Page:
Australians 'ready to kill' school of great white sharks off beaches in New South Wales

Residents in New South Wales believe action must be taken following a series of shark attacks

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Australians are threatening to take the law into their own hands and start killing several great white sharks terrorising the beaches of a local resort.

Several of the animals have started appearing on the New South Wales coast, where residents are demanding government action after a series of serious attacks which have apparently deterred tourists and people living in the area from going into the waters.

At least 12 shark attacks have been reported this year, with five to seven great white sharks reportedly identified as swimming in the area’s waters regularly. 

Now residents of Byron, Ballina, Evans Head shires have warned drastic action may be necessary to prevent the area’s beaches becoming deserted.

After a residents' meeting earlier this week, Don Munro, a community representative, said 95 per cent of them voted in favour of killing the sharks under a controlled management plan, reports the Daily Mail.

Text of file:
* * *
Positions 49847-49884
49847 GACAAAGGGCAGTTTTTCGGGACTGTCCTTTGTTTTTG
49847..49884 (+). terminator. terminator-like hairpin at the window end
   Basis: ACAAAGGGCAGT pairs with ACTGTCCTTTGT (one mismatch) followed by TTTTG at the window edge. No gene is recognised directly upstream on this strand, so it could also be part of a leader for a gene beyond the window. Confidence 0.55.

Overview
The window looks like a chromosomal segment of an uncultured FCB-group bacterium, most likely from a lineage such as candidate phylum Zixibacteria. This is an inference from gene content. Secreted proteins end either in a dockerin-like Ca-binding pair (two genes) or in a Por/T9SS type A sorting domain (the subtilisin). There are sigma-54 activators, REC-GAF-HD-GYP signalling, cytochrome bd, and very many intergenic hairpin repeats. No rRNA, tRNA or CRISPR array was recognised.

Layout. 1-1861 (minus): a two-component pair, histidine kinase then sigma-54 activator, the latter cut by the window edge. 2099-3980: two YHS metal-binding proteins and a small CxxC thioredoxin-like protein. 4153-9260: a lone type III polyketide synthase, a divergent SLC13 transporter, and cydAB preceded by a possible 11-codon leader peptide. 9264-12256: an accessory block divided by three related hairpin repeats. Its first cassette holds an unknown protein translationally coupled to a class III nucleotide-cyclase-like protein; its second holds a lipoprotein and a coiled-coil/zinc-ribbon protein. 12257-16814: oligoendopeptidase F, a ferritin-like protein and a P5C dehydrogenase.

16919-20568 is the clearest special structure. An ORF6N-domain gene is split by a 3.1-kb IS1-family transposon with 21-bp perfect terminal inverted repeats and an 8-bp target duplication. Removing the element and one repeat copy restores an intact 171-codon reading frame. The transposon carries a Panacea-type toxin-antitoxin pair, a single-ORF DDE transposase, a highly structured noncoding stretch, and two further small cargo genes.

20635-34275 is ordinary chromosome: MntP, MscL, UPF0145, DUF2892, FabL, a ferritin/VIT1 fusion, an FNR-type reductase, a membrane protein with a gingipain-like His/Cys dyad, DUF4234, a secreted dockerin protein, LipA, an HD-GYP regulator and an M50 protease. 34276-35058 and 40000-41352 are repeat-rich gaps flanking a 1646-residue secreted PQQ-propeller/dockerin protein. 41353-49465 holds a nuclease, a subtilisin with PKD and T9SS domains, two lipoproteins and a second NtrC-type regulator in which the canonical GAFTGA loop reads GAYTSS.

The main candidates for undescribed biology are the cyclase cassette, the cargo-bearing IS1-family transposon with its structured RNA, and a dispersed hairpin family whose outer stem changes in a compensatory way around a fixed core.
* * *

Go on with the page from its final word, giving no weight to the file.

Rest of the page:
He told the newspaper: “We’ve had 12 attacks, one fatal and two near fatal.

“The majority call – it’s not my call I speak for the group – is that we cull or manage a couple of those sharks or all seven of them.”

The calls for action come after photos appearing to be of a huge tiger shark’s dead body surfaced on Facebook, showing the animal on board a fishing boat in Nine Mile Reef in northern New South Wales.

Many local residents reportedly do not want to kill the sharks but have been left feeling desperate and frightened because no other urgent action is being taken.

It is understood that many residents would be in favour of sonar detection devices being installed at the area’s beaches to reassure residents and tourists – a process which could take many months. 

“We’re a tourist destination and it’s imperative we have tourists, our livelihood depends on them,” Mr Munro told the Daily Mail. “We’re surfers, we love the ocean, we respect it’s their [the sharks’] domain but in this case when they’re killing and attacking us we feel that until we get those permanent devices in place we need this small management plan.”

He added: “A cull is not a positive, it's come about through sheer frustration and sheer fear.”

David Wright, Ballina Shire Mayor, told the newspaper he did not support a cull of the sharks but said a short-term solution had to be found.

In February, surfer Tadashi Nakahara was killed by a shark at a beach near Ballina.

Matthew Lee, a bodyboarder, is still in hospital after he was attacked by a great white shark there in July.

In the same month, surfer Craig Ison was injured when he was attacked by a shark at Evans Head.